How does Circle's CTFE compare to D?
johannes.riecken at gmail.com
Sat Dec 4 13:53:27 UTC 2021
>> Is it likely that Circle's meta-programming also requires
>> ten-thousands of lines of extra compiler code?
I see that Circle isn't open-source so that question seems
impossible to answer.
On Saturday, 4 December 2021 at 09:49:39 UTC, Ola Fosheim Grøstad
> Circle is primarily interesting because it pushes the
> boundaries for C++, but does it allow the execution of any C++
> function? I/O can make things very complicated as you either
> have to impose a specific compilation order or use some other
> ordering or constraining principle to avoid dependency issues
> or feedback loops. This in turns makes it impossible to accept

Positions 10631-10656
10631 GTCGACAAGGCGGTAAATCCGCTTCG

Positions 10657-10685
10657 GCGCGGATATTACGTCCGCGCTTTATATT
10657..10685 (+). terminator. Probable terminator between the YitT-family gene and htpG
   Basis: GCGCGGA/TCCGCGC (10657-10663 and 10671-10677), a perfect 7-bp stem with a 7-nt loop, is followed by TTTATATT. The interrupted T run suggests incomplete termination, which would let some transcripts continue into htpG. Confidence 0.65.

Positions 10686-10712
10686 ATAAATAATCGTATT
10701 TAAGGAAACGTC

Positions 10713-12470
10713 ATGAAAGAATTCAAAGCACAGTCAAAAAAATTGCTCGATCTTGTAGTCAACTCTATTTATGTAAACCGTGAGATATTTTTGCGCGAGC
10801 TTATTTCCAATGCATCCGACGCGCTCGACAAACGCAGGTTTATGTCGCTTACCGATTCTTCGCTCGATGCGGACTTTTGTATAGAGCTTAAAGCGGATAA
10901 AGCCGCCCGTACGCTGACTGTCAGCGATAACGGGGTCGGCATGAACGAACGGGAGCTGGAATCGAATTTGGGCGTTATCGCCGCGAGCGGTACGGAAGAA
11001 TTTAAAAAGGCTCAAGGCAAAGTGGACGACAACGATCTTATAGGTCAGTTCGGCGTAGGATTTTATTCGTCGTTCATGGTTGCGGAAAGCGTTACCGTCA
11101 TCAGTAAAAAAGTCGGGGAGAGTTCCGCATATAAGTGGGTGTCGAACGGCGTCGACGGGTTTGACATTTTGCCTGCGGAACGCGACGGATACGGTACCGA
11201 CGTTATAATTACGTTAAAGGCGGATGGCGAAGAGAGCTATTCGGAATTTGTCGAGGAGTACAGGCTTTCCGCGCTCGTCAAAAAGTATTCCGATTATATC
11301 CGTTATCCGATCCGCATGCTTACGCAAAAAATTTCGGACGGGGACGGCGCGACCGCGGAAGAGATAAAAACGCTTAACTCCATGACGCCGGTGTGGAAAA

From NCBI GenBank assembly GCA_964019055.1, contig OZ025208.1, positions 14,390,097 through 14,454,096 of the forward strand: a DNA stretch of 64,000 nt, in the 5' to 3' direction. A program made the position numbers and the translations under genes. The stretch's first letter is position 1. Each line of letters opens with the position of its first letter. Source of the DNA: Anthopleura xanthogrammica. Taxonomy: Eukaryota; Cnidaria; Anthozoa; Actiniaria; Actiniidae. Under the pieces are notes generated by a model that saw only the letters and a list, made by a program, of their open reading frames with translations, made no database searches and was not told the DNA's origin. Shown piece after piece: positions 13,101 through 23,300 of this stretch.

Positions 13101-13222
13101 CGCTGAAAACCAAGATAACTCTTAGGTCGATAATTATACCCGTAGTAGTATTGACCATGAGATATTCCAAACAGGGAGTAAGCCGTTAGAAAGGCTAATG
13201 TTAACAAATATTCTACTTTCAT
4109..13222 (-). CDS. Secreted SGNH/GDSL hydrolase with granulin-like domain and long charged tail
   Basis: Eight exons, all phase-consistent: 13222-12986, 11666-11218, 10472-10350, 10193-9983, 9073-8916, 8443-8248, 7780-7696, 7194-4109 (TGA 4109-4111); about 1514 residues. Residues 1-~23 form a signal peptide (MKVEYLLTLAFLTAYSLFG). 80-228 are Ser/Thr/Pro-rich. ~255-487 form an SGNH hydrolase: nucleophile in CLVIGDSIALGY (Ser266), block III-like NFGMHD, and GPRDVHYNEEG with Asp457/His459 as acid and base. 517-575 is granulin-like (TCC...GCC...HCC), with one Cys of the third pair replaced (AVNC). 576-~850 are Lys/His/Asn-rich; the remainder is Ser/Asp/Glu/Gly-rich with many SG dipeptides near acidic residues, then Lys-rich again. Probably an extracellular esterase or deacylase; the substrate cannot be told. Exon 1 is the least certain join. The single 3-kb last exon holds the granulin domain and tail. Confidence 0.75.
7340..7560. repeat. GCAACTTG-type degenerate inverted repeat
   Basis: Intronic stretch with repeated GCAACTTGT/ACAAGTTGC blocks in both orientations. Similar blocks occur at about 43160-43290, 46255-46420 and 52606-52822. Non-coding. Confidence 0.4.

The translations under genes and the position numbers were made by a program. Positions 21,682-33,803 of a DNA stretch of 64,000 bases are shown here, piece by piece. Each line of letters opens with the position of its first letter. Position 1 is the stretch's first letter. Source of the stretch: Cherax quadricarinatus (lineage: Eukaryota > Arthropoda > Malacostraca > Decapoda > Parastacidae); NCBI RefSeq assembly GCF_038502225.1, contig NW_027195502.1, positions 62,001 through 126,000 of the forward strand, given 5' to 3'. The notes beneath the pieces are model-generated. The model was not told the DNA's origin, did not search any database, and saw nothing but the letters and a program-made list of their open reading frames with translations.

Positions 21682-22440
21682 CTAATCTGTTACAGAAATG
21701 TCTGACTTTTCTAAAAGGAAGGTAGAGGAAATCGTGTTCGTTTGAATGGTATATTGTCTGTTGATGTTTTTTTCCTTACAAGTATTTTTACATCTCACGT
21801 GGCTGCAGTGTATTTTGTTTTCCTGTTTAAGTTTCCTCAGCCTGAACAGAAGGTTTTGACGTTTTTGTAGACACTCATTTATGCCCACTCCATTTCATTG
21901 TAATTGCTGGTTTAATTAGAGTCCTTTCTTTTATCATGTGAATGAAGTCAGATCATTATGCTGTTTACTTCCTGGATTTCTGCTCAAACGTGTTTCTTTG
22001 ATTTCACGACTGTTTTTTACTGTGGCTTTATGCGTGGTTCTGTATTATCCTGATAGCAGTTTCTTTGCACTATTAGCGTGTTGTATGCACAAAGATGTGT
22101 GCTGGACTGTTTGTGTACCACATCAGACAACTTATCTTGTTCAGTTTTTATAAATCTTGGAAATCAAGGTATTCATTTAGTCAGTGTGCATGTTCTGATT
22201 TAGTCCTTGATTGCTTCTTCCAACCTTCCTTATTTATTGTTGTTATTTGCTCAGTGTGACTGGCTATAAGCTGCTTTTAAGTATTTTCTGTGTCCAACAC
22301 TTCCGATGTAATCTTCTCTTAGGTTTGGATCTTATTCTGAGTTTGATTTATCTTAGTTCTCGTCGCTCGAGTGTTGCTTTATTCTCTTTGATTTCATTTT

> the execution of any C++ function!
Interesting point. Do you have an example for that? Going top to
bottom seems like a good choice.
> D's CTFE is somewhat more flexible than C++ constexpr, but C++
> constexpr/consteval also works as an interface specification,
> meaning: if a function in a library is marked as compile time
> then you can rely on it for the future and across platforms.
For functions without side effects that interface specification
would be equivalent to adding something like `static assert f(3)
== 9` to a compile-time function f in D?
> There are many really cute languages for writing small short
> lived self-contained programs, but they rarely get traction.
> (There are counter examples: PhP, Perl, …)
My understanding from the talk is that Circle can compile C++,
too, so if Sean Baxter adds a few well-specified and easily
understandable features in a bug-free way, then I don't see the
lack of traction being a major issue.
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